Pontiac, Illinois is one of the first, or last, stops on Route 66 (depending on whether you are taking the historic road west or east), and as such caters to Route 66 tourists. Besides murals, there is a museum/shop containing all kinds of Route 66 memorabilia and you can visit the bus-converted-to-home of possibly Pontiac’s most well-known native son, Bob Waldmire, who traveled the Mother Road and lived in his bus-home for several years in the Arizona desert.
Whether real or painted, a door is still a door!
For mural/graffiti/street art connoisseurs, Beco do Batman (Batman’s Alley) in São Paulo, Brazil is a must-see. “Graffiti artists” have covered this residential neighborhood – walls, streets, doors, windows, anything paintable – with art!
Street artists in São Paulo find “canvases” for their artwork in many other places as well. These are found in the vicinity of Ibirapuera Park, a large park with museums, bike paths and other amusements.
For Cee’s Fun Foto Challenge with the topic Murals and Graffiti, I have a wealth of photos in my archives, because I love photographing public artwork! I include here a sampling of each location. Note that I have blogged about most of these places before, so there will be some duplicates.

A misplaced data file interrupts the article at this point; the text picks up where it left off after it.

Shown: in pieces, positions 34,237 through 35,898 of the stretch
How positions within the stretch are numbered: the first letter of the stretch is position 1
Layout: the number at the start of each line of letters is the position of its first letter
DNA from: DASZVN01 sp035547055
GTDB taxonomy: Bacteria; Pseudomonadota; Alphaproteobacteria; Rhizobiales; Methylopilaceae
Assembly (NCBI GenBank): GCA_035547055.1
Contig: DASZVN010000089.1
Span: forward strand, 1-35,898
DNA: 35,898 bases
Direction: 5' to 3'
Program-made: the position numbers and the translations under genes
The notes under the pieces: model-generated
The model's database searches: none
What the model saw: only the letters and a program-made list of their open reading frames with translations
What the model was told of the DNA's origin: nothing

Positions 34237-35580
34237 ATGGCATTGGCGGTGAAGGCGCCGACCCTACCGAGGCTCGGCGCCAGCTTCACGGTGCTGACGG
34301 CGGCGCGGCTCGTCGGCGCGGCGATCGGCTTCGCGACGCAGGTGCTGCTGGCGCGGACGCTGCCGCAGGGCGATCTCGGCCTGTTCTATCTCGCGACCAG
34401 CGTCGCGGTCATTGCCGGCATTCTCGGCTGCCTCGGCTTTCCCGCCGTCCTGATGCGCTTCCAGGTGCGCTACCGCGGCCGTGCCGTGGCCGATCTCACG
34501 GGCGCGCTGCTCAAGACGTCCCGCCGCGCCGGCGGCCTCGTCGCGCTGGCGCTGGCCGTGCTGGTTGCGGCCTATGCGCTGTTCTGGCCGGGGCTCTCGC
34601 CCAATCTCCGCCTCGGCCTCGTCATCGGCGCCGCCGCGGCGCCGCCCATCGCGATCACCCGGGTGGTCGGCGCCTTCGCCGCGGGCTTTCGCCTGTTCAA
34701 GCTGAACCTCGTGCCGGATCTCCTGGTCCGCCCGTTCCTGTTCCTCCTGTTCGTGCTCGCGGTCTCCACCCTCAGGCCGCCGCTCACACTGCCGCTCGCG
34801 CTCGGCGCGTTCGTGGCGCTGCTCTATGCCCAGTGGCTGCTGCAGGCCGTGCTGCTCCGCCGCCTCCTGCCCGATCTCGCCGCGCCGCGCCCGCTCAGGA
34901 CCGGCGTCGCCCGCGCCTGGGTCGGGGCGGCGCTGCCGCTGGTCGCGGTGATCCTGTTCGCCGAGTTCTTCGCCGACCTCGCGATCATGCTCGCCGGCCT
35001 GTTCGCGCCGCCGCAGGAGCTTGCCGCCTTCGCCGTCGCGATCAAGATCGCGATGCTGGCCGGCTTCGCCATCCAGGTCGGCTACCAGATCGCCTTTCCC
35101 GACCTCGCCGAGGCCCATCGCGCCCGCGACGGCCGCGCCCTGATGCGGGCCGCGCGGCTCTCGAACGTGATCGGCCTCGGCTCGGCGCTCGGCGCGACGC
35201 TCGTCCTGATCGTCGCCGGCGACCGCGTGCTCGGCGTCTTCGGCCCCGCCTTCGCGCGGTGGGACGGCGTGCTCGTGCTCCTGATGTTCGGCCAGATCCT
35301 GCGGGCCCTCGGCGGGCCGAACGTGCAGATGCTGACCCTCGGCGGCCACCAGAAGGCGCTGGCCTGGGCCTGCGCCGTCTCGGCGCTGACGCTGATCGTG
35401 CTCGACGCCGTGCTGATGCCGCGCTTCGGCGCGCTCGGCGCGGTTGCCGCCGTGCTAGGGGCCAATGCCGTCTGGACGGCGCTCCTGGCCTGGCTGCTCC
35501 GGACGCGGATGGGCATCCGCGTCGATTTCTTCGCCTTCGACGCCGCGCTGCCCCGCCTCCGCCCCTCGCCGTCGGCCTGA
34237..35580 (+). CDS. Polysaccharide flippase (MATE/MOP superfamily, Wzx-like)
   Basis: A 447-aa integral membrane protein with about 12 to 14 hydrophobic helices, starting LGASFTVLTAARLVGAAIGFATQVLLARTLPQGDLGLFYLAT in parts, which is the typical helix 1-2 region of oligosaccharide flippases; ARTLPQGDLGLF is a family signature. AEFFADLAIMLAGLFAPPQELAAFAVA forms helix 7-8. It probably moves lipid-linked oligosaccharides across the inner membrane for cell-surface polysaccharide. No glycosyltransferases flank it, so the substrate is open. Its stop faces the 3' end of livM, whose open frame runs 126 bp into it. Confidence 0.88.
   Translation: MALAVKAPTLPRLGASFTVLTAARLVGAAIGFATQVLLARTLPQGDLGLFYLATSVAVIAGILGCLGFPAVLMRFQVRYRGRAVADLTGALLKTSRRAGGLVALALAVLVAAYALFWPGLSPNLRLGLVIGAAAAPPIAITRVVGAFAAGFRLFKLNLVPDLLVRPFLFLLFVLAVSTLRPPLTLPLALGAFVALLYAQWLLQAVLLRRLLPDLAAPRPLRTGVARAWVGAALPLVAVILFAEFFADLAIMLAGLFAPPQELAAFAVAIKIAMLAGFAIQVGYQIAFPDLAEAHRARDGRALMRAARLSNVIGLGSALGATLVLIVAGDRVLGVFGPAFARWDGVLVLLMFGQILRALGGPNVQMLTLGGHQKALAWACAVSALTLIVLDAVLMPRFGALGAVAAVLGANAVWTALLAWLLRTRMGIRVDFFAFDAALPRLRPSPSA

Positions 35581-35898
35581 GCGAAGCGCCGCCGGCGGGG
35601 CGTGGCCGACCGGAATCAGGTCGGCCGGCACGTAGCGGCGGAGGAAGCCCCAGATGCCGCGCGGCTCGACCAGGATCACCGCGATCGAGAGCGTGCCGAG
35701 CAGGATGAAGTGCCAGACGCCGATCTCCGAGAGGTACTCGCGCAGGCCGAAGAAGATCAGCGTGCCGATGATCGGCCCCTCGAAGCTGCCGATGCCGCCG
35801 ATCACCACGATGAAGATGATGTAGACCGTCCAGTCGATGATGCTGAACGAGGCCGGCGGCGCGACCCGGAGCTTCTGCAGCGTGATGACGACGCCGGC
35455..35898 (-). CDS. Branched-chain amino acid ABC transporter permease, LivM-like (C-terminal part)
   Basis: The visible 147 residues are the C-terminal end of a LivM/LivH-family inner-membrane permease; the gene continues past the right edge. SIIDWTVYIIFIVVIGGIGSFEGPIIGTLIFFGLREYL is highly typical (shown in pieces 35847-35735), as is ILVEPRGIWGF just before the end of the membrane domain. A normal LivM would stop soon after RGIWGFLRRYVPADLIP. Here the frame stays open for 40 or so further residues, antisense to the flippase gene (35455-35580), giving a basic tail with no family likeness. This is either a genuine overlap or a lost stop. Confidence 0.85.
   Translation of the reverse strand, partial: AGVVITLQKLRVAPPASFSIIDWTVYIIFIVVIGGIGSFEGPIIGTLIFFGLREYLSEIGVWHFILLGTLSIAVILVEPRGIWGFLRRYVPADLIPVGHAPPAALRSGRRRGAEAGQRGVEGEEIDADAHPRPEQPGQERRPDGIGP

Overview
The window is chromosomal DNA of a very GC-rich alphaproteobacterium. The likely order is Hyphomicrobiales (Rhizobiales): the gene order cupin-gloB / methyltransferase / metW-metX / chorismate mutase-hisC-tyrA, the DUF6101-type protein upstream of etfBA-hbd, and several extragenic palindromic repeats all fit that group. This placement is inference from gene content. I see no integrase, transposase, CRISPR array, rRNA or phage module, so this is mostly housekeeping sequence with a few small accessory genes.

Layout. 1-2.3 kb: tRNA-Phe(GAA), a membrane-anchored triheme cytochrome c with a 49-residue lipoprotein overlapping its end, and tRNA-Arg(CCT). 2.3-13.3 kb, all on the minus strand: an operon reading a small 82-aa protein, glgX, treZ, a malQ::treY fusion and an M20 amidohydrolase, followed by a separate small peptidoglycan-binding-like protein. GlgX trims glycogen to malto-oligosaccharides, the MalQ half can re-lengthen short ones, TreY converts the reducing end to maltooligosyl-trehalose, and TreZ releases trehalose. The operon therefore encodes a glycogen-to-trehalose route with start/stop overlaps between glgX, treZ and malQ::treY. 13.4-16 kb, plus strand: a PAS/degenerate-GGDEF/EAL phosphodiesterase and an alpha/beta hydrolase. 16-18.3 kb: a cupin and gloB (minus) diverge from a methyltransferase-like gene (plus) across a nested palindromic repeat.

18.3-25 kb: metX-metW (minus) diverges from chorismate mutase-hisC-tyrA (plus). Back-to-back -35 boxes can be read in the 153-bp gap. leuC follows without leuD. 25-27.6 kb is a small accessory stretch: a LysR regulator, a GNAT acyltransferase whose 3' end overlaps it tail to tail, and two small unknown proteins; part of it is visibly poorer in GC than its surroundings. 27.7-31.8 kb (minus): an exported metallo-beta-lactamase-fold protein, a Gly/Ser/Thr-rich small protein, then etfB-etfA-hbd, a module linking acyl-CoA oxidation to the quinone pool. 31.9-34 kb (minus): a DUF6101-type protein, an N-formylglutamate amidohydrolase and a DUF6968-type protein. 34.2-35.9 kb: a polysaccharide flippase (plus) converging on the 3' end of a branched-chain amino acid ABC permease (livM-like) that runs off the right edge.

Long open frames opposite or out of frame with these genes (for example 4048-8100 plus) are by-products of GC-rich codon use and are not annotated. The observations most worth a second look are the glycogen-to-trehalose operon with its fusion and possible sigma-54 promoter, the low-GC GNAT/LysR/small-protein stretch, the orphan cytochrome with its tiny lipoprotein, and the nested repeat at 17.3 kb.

Tucumcari, New Mexico: A town I had never heard of before has apparently achieved renown due to at least two songs about the town, and a novel set there. It’s a stop on Route 66.
Cuba, Missouri: This small town on Route 66 is famous for its murals, depicting historical scenes and events, and scenes of daily life. Many are scenes of the Civil War, but I have not included any of those here. Cuba is a “must-see” for any Route 66 trip!
Pontiac, Illinois: one of the last (or first, depending on which way you go) along Route 66. In Pontiac also is a good-sized museum and store selling all types of Route 66 memorabilia.
Black Cat Alley in Milwaukee, Wisconsin is an alley flanked by old industrial buildings, which has been converted into a “canvas” for local mural painters! Located in the downtown area, it is easy to get to and I would recommend it for anyone visiting Milwaukee that has an interest in mural art.
Lincoln, Nebraska is a surprisingly interesting city. I had never been to Nebraska before our 2018 road trip and since we like to visit capital cities, we spent a day there. There is a section of town we discovered by accident while finding our way to a restaurant recommended online. Across the street was an old warehouse converted into an artists’ co-op workshop with interesting art on the outside walls.
Denver, Colorado: We stayed at a fantastic Airbnb in the artsy part of town. On Tennyson St. (where the first of these photos were taken), they have weekly art fairs during the summer season.
Dubuque, Iowa – near the Mississippi River Museum